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Architects make all the pieces come together, as in the design elements
for the showroom for Carolina Business interiors, designed by Pearce Brinkley Cease + Lee

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Putting It All Together

North Carolina architects ensure
a building's sum is greater than its parts

Whether your next building project is small or large, you may be certain it will involve countless complex and complicated decisions. The wrong choice will cost time and money. You can’t afford mistakes.

“One of the best investments a company or organization can make is to work with an architect early on in the process. It is helpful to be involved from the very beginning,” says Bobby Patterson, AIA, incoming president of the North Carolina Chapter of the American Institute of Architects.

“Where we can be of greatest value,” the Winston-Salem architect continues, “is coming together early with a client who knows everything there is to know about their business. When you add to that what an architect knows about architecture, planning, site selection and life and safety issues, the end result is greater than the parts.

“An example is an office building project where the client tells us everything they need and we meet those needs with the design and program of the final building. What an architect adds to that process is creating an environment that not only meets their needs but also enhances the environment of the people working there. It’s fun to come to work because the design of the building you work in is efficient and you feel good being there,” Patterson says.

Working closely with clients and being attentive to their needs leads to innovative solutions that can make a business more efficient and functional. “There are situations,” Patterson notes, “where the building design itself can contribute to the profitability of an organization. Maybe it’s a manufacturing building where the design of the building streamlined the manufacturing process.”

Charlotte architect Roy W. Johnson, AIA, current AIA North Carolina president, agrees that the first and most important step in the building process is listening to the client. “Listening, learning about their business, understanding the markets they are in, recognizing their cost constraints and competitive pressures all takes place before an architect can begin to think about design.”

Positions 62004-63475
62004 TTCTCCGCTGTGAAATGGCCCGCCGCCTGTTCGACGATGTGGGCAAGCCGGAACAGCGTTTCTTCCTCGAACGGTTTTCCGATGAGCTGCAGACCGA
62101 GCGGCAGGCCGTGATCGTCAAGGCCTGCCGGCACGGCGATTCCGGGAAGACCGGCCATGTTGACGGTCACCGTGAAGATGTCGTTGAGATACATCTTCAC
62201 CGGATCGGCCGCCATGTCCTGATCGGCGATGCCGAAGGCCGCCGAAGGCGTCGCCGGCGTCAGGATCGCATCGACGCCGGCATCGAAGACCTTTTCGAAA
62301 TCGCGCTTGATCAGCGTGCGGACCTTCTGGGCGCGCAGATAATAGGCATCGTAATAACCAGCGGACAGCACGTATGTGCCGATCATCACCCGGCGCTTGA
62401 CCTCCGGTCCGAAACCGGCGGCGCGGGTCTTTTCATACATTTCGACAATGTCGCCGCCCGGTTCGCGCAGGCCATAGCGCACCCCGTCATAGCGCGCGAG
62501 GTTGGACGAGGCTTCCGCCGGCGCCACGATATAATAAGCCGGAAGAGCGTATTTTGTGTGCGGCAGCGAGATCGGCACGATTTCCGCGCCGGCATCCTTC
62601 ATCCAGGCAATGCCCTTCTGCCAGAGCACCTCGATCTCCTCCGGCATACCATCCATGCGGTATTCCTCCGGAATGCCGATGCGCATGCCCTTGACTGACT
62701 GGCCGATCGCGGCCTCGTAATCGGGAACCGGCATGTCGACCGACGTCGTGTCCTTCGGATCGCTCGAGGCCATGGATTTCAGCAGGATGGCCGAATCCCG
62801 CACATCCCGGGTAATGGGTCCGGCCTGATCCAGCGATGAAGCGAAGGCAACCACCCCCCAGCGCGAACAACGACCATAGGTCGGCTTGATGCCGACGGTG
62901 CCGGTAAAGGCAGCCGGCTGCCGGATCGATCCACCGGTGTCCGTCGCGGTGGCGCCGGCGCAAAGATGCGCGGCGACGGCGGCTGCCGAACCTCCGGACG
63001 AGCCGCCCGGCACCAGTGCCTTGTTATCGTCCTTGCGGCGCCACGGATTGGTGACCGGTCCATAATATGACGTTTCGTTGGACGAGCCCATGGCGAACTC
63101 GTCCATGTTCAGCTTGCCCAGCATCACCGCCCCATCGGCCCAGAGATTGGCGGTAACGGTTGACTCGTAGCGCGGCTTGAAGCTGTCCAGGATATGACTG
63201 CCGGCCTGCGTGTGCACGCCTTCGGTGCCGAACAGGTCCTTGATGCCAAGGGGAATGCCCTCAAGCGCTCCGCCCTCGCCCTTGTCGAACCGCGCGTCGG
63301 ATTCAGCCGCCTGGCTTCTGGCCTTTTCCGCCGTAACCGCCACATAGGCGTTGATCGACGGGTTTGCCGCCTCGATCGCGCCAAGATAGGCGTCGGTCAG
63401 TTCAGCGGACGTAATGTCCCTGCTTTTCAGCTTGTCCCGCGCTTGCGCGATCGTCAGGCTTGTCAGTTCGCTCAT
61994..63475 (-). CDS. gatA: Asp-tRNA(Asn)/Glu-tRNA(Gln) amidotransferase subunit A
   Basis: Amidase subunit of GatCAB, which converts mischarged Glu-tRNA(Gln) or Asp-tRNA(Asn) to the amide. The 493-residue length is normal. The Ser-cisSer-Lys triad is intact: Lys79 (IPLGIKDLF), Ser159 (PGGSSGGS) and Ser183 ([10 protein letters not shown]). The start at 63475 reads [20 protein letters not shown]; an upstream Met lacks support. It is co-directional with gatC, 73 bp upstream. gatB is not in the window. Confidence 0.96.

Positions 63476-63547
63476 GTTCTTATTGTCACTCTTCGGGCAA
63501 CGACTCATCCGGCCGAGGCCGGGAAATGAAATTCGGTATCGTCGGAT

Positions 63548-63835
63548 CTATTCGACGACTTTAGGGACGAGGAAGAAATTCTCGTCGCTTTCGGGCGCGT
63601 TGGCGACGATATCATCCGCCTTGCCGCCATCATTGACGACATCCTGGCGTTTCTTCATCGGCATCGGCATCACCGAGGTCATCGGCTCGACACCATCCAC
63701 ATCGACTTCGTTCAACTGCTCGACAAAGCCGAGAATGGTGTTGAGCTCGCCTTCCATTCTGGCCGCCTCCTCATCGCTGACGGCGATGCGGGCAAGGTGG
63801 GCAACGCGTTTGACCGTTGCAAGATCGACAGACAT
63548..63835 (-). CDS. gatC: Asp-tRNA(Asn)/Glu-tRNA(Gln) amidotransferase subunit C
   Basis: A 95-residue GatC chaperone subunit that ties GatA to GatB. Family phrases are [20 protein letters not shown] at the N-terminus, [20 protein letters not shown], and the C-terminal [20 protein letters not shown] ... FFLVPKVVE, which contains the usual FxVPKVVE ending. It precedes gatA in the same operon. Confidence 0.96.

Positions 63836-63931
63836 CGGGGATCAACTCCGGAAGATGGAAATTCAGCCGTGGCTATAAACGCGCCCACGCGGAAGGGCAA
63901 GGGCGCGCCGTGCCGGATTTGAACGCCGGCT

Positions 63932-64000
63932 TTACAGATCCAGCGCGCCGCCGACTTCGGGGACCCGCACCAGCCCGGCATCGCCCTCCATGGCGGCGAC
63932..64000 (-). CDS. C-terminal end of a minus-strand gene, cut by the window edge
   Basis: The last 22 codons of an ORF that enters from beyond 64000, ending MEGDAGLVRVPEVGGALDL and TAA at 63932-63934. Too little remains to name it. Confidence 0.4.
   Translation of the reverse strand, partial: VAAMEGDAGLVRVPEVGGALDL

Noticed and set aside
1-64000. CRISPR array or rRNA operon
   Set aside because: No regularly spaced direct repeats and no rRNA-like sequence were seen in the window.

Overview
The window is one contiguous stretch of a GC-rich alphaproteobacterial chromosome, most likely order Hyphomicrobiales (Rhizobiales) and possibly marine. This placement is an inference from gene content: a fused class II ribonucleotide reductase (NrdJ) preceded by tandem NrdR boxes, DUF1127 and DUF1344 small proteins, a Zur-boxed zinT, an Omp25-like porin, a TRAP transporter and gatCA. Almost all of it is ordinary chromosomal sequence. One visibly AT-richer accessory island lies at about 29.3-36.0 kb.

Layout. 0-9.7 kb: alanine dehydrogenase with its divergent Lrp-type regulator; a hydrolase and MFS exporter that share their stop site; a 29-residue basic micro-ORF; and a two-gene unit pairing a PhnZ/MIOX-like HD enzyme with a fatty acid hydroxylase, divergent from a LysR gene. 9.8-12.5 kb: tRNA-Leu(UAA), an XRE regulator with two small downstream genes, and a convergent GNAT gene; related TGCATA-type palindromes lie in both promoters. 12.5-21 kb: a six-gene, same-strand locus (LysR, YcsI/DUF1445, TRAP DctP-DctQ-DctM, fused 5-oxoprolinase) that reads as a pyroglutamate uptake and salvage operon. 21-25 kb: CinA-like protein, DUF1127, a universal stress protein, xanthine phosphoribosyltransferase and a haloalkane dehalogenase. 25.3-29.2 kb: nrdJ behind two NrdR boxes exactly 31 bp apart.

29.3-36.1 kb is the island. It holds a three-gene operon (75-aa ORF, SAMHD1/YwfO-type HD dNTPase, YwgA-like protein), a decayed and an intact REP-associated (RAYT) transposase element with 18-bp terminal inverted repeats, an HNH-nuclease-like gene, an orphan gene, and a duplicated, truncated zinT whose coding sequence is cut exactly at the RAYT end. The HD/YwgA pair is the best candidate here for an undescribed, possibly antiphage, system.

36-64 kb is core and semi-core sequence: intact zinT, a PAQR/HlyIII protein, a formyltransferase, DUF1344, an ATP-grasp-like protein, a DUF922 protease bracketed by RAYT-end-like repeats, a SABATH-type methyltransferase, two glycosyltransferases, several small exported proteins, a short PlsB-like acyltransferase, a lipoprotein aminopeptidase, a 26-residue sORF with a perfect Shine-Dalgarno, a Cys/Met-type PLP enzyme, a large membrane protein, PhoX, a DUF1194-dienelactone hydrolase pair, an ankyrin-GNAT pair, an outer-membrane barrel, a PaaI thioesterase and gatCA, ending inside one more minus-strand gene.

Patterson recalls once hearing someone say they would like to be viewed as an opportunity seeker rather than a problem solver. “A problem,” he explains, “conveys the sense there is something wrong. What we try to do when working with a client is to look at the opportunities and come up with something great in the process.  Architects look for opportunities to enhance what we work on and to leave it better than we found it.

“A school building is like that,” says Patterson, a principal of Architectural Design Associates, PLLC. “When you have all the things that make a school — classrooms, cafeteria, library, gym, offices — we can create an environment that enhances the process of education. If children enjoy coming to a school because they like the way it looks and how it makes them feel, that contributes to the bottom line we’re looking for.”

Because 85 percent of his firm’s clients are church congregations, Patterson knows and stresses the importance of developing a master plan. Churches, as well as businesses, often build in stages. “Planning is key,” Patterson says. “If you plan a building today knowing that in the future it will be added on to, the building can be designed to accept that addition without having to tear things down later.

“An architect’s work with master planning is vital because an organization is probably not going to build everything in the beginning but you want to start somewhere. We can help an organization meet those needs and decide how the site can best be developed. An architect with experience about building materials, systems and so forth can effectively build a good building on a budget and save the owner money,” Patterson explains.

Guy L. Hipp, a minister at Calvary Baptist Church in Winston-Salem, has worked with Patterson on several building projects. “Our architect shows a professionalism in handling problems from design to construction management. He acts as our agent and ‘mouthpiece’ to the contractor, subcontractors, and suppliers. His manner lends itself to build quality friendships in the design team, construction team and with the building committee. When the projects are complete, the friendships remain and grow,” Hipp says.

The North Carolina chapter of the American Institute of Architects was founded in 1913 and is the largest statewide AIA chapter in the nation with more than 2,000 members. The AIA is the voice of the architectural profession dedicated to serving its members, advancing the value of architects to society, and improving the quality of the built environment.

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